Treatment admissions for cannabis-related problems have more than doubled since the mid 1990's. Clinical trials indicate that a majority of those who enter treatment for cannabis problems relapse, and relapse rates are comparable to those observed for other drugs of abuse. Currently there are no accepted pharmacotherapies for treating cannabis dependence. Administration of dronabinol (oral THC) has been shown to significantly attenuate cannabis withdrawal symptoms and the acute effects of smoked cannabis in prior studies. These effects suggest that dronabinol might be a useful adjunct intervention for treating cannabis dependence. However, only one study to date has specifically compared multiple doses of dronabinol on outcomes that are important for assessing clinical efficacy. Moreover, there is a relative dearth of data regarding the cognitive, psychomotor, and subjective side effects of chronic dronabinol administration in regular cannabis users.
Specific aims of the proposed research are to replicate and extend research on the effects of dronabinol on cannabis withdrawal severity, cognitive and psychomotor performance, the acute effects of smoked cannabis, and cannabis self-administration. Experiment 1 will carefully study the dose effects of dronabinol (placebo, 10, 20, 40mg t.i.d.) in daily cannabis users. Using a within subjects design, participants will alternate between periods of ad-libitum cannabis smoking and periods of cannabis abstinence with dronabinol maintenance. Cannabis withdrawal severity, performance on a comprehensive battery of state-of-the-art cognitive and psychomotor tests, response to smoked cannabis, and ratings of medication side effects will be assessed at multiple timepoints. Experiment 2 will study the effects of dronabinol (placebo, 20, 40mg t.i.d.) on cannabis self-administration behavior during ad-libitum and restricted access choice tests. Participants will be maintained on each dronabinol dose condition in 3 counterbalanced periods lasting 12 days each. Within each of these periods, cannabis use behavior will be assessed during randomly periods of 1) ad-libitum cannabis access, and 2) restricted access during which participants must make discrete choices between smoking cannabis or receiving variable amounts of money. Placebo and active cannabis conditions will be included in order to help interpret and assess the validity of outcomes. These two experiments will extend the current knowledge of the behavioral pharmacology of dronabinol in cannabis users and will help inform whether, and at what doses, dronabinol should be considered for clinical use in the treatment of cannabis use disorders.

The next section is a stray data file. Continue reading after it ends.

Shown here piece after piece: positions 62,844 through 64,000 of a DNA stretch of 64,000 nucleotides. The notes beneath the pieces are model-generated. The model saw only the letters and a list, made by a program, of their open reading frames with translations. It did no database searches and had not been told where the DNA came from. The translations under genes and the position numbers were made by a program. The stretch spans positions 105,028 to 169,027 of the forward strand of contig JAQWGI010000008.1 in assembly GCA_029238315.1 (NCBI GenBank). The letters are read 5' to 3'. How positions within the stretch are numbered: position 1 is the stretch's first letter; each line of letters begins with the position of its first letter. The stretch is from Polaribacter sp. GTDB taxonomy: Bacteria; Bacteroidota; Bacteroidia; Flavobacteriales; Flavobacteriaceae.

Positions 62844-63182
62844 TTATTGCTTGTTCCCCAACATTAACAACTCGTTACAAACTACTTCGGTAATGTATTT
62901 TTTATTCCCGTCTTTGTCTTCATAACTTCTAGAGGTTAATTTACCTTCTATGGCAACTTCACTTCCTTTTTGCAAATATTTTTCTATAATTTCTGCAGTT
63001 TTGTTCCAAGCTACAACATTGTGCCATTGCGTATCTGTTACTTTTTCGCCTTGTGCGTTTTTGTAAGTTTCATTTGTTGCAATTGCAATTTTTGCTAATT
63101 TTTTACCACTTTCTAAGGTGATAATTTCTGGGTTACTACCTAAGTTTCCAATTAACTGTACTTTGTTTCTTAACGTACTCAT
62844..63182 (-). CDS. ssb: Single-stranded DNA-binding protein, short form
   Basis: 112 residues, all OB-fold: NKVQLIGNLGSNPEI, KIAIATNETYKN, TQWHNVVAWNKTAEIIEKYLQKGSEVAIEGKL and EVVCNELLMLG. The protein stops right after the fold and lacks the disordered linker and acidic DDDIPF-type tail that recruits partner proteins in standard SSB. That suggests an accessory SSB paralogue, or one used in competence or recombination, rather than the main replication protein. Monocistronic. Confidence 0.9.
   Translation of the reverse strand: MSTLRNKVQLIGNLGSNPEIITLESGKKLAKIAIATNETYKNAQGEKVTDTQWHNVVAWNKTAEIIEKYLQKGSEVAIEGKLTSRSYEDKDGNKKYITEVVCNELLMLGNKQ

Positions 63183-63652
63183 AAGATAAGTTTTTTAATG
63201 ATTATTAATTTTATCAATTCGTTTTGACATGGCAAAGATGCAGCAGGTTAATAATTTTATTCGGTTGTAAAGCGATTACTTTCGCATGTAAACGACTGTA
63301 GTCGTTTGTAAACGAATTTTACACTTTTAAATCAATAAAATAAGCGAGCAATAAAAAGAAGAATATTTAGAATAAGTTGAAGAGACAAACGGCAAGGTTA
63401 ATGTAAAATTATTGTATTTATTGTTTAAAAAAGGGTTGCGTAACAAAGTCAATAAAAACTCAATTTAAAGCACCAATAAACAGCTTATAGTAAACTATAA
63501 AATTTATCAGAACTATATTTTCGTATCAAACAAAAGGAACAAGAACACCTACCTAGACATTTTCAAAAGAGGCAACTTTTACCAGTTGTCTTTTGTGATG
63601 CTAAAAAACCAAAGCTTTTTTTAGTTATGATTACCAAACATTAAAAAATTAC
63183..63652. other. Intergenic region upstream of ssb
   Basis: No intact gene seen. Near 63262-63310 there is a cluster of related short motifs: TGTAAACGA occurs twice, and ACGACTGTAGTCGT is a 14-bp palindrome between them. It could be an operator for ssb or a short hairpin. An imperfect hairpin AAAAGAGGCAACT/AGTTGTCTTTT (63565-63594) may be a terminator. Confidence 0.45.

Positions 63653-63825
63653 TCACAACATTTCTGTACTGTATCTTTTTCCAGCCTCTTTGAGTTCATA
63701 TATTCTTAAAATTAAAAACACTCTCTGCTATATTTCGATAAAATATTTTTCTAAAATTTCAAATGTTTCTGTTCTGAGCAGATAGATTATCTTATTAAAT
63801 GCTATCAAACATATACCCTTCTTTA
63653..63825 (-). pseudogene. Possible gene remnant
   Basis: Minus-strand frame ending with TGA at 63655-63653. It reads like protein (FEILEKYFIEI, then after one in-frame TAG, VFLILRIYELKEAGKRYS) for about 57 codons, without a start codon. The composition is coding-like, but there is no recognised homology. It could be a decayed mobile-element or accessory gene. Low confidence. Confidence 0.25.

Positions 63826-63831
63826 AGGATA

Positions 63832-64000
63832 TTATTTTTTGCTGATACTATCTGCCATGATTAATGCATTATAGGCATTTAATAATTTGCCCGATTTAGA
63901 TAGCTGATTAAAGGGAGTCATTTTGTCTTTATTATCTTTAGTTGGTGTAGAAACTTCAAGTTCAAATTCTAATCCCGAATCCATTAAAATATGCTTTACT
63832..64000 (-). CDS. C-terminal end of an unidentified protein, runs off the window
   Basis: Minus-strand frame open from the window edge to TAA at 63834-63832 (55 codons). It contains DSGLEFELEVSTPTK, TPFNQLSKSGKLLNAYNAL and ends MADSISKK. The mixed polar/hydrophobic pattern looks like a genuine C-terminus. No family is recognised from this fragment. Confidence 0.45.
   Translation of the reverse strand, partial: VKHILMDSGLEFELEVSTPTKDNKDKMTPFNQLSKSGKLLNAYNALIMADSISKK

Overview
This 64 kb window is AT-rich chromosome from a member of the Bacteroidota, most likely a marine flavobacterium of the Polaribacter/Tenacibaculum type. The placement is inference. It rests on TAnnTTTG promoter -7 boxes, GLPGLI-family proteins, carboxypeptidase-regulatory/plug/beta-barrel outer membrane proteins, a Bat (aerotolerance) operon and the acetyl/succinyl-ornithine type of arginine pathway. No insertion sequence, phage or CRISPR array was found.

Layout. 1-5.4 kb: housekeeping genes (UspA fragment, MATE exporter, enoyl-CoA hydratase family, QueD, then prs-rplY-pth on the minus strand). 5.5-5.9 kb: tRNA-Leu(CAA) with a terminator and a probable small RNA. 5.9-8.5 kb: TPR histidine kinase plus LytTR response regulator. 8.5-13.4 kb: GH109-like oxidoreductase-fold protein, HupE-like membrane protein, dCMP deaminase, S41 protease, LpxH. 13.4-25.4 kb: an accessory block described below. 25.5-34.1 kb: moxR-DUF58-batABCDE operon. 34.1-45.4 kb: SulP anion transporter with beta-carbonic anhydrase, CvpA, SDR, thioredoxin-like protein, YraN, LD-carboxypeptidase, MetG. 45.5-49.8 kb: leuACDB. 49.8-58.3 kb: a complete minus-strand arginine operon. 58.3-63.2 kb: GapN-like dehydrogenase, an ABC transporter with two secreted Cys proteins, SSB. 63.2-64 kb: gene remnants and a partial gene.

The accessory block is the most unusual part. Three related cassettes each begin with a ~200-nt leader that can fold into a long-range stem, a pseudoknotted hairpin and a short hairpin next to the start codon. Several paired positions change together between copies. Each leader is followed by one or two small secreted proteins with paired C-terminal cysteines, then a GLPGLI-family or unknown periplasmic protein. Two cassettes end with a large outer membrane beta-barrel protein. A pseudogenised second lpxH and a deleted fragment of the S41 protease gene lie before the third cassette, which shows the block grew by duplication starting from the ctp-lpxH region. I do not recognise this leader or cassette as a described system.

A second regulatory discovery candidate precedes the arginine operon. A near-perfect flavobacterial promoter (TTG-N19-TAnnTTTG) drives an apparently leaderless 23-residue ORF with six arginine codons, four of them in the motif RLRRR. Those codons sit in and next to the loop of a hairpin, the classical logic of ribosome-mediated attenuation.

Public Health Relevance

The number of people seeking treatment for marijuana-related problems is on the rise, yet there is no currently accepted medication proven to help them quit. This research is designed to determine whether the FDA approved medication dronabinol (Marinol(R)) has effects that might help make it easier for people to stop daily marijuana use, and to carefully study the occurance of safety risks and side-effects at different doses of the drug.

National Institute of Health (NIH)
National Institute on Drug Abuse (NIDA)
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Human Development Research Subcommittee (NIDA)
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Bough, Kristopher J
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Johns Hopkins University
Schools of Medicine
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